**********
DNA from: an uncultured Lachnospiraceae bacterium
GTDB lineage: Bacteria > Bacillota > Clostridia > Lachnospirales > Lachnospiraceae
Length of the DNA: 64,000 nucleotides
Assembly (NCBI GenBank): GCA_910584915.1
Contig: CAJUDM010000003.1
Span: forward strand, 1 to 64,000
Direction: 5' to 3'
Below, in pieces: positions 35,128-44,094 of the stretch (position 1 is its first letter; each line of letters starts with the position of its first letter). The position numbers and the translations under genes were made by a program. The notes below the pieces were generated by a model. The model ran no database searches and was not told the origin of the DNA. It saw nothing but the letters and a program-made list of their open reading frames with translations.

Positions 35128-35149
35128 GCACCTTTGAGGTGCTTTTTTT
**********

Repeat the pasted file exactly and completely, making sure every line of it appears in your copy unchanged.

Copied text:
DNA from: an uncultured Lachnospiraceae bacterium
GTDB lineage: Bacteria > Bacillota > Clostridia > Lachnospirales > Lachnospiraceae
Length of the DNA: 64,000 nucleotides
Assembly (NCBI GenBank): GCA_910584915.1
Contig: CAJUDM010000003.1
Span: forward strand, 1 to 64,000
Direction: 5' to 3'
Below, in pieces: positions 35,128-44,094 of the stretch (position 1 is its first letter; each line of letters starts with the position of its first letter). The position numbers and the translations under genes were made by a program. The notes below the pieces were generated by a model. The model ran no database searches and was not told the origin of the DNA. It saw nothing but the letters and a program-made list of their open reading frames with translations.

Positions 35128-35149
35128 GCACCTTTGAGGTGCTTTTTTT